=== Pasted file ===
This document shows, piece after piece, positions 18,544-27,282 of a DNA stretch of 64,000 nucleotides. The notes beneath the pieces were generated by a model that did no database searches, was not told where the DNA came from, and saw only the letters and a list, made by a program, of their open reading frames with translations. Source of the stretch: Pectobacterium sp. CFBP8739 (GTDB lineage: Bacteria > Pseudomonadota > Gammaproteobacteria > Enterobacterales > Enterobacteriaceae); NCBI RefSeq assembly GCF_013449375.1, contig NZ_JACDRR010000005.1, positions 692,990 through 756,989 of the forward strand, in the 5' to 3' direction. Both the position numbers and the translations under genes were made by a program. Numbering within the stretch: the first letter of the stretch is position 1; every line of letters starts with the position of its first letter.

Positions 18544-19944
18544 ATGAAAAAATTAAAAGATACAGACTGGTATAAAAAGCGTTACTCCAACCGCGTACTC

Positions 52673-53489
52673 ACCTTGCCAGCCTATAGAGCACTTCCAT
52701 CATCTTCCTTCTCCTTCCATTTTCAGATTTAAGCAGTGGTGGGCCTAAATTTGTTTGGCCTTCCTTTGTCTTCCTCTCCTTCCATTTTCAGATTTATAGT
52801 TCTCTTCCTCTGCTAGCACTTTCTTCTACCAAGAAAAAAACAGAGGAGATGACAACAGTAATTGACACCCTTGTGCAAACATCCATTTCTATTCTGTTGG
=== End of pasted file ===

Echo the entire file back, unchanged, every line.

This document shows, piece after piece, positions 18,544-27,282 of a DNA stretch of 64,000 nucleotides. The notes beneath the pieces were generated by a model that did no database searches, was not told where the DNA came from, and saw only the letters and a list, made by a program, of their open reading frames with translations. Source of the stretch: Pectobacterium sp. CFBP8739 (GTDB lineage: Bacteria > Pseudomonadota > Gammaproteobacteria > Enterobacterales > Enterobacteriaceae); NCBI RefSeq assembly GCF_013449375.1, contig NZ_JACDRR010000005.1, positions 692,990 through 756,989 of the forward strand, in the 5' to 3' direction. Both the position numbers and the translations under genes were made by a program. Numbering within the stretch: the first letter of the stretch is position 1; every line of letters starts with the position of its first letter.

Positions 18544-19944
18544 ATGAAAAAATTAAAAGATACAGACTGGTATAAAAAGCGTTACTCCAACCGCGTACTC

Positions 52673-53489
52673 ACCTTGCCAGCCTATAGAGCACTTCCAT
52701 CATCTTCCTTCTCCTTCCATTTTCAGATTTAAGCAGTGGTGGGCCTAAATTTGTTTGGCCTTCCTTTGTCTTCCTCTCCTTCCATTTTCAGATTTATAGT
52801 TCTCTTCCTCTGCTAGCACTTTCTTCTACCAAGAAAAAAACAGAGGAGATGACAACAGTAATTGACACCCTTGTGCAAACATCCATTTCTATTCTGTTGG